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What can atone (oh ever-injur'd shade !) Thy fate unpity'd, and thy rites unpaid ? No friend's complaint, no kind domestic tear Pleas'd thy pale ghost, or grac'd thy mournful bicr: By foreign hands thy dying eyes were clos’d, 51 By foreign hands thy decent limbs compos'd, By foreign hands thy humble grave adorn'd, By strangers honour'd, and by strangers mourn'd! What tho' no friends in sable weeds
appear, 55 Grieve for an hour, perhaps, then mourn a year, And bear about the mockery of woe To midnight dances, and the public show? What tho' no weeping Loves thy ashes grace, Nor polish'd marble emulate thy face?
60 What tho' no sacred earth allow thee room, Nor hallow'd dirge be mutter'd o'er thy tomb? Yet shall thy grave with rising flow'rs be drest, And the green turf lie lightly
turf lie lightly on thy breaft:
So peaceful rests, without a stone, a name,
74 Poets themselves muft fall, like those they sung, Deaf the prais'd ear, and mute the tuneful tongue. Ev'n he, whose foul now melts in mourful lays, Shall Ihortly want the gen'rous tear he pays ;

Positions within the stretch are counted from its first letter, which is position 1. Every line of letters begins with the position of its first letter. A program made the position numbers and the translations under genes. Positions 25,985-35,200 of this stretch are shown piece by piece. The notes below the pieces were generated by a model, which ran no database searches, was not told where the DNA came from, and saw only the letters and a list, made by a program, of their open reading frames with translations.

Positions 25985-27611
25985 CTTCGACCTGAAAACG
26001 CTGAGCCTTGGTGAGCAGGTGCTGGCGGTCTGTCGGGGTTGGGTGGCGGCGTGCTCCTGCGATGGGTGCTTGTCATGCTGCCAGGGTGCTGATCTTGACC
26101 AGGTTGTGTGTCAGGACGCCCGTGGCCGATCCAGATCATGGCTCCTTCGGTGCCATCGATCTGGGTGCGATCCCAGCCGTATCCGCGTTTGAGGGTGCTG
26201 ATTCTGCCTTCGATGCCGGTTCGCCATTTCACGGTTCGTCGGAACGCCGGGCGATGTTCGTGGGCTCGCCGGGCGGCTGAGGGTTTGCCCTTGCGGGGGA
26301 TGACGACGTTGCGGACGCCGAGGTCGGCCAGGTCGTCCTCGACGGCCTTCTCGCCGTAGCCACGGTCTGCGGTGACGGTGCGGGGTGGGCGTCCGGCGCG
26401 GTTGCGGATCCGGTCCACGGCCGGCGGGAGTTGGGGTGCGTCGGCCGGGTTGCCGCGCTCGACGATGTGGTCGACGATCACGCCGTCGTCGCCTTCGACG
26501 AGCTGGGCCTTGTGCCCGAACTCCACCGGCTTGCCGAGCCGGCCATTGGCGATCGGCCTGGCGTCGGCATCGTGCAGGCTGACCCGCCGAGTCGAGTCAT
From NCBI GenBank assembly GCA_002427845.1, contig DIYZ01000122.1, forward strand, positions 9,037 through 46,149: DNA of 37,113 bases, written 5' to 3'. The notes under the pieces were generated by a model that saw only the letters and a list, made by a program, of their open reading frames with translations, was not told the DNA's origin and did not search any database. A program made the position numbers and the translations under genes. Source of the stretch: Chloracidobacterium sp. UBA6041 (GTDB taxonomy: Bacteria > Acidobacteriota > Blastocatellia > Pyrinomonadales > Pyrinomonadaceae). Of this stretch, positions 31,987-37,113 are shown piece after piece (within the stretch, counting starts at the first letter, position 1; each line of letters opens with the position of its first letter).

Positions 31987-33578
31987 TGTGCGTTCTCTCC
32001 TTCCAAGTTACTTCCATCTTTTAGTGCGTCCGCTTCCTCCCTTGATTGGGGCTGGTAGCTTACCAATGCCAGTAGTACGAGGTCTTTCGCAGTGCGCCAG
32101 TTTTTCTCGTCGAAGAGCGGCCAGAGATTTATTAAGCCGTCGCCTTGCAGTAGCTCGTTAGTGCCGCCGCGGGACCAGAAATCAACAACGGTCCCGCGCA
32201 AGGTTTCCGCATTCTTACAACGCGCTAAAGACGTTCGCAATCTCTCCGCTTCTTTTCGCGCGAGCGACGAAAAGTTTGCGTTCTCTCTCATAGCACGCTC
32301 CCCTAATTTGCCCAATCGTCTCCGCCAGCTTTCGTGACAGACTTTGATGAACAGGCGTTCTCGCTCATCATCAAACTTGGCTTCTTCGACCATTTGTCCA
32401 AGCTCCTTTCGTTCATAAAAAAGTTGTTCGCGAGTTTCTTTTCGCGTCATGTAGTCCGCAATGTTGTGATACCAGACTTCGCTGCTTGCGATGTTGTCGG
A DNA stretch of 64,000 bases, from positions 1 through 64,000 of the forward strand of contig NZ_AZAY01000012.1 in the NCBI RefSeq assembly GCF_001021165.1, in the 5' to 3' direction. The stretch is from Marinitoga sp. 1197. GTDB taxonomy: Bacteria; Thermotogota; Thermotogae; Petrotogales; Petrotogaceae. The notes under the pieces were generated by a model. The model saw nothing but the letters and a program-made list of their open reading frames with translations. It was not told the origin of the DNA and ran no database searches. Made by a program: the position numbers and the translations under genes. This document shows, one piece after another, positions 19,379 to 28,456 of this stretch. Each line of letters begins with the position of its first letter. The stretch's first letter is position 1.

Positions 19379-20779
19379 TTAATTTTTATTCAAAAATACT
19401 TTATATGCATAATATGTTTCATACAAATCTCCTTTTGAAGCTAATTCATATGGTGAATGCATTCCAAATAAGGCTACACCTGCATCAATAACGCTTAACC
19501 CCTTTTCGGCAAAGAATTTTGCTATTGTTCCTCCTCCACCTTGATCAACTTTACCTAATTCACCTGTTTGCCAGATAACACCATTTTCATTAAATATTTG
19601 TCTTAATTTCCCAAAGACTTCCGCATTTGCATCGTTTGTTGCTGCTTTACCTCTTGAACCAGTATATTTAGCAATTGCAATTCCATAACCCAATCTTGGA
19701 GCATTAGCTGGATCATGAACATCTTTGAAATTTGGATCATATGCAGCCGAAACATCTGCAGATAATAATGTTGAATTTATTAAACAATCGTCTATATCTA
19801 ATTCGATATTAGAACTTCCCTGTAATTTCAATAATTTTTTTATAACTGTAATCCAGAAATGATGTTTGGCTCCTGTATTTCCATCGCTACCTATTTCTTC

Then from his closing eyes thy form shall part,
O wake the soul by tender strokes of art,
To raise the genius, and to mend the heart; To make mankind, in conscious virtue bold, Live o'er each scene, and be what they behold: For this the Tragic Muse first trod the stage, 5 Commanding tears to stream thro' ev'ry age ; Tyrınts no more their savage nature kept, And foes to virtue wonder'd how they wept. Our author fhuns by vulgar springs to move The hero's glory, or the virgin's love; In pitying Love, we but our weakness show, And wild Ambition well deserves its woe. Here tears shall flow from a more gen'rous cause, Such Tears a: Patriots ihed for dying Laws: He bids your breasts with ancient ardour rise, 15 And calls forth koman drops from British eyes.
Virtue confess'd in human shape he draws,
Britons, attend: be worth like this approv'd,
VER. 20. But what with pleasure} This alludes to a famous passage of Seneca, which Mr. Addison afterwards used as a motto to his play, when it was printed. Ver.
• 37. Britons, attend] Mr. Pope had written it arise, in the spirit of Poetry and Liberty ; but Mr. Addison frightend at fo daring an expresion, which, he thought, Iquinted at rebellion, would have it alter'd, in the spirit of Prose and Politics, to attend.
Your scene precariously subsists too long
VER. 46. As Cato self, etc.) This alludes to the fa. mous story of his going into the Theatre, and imme. diately coming out again.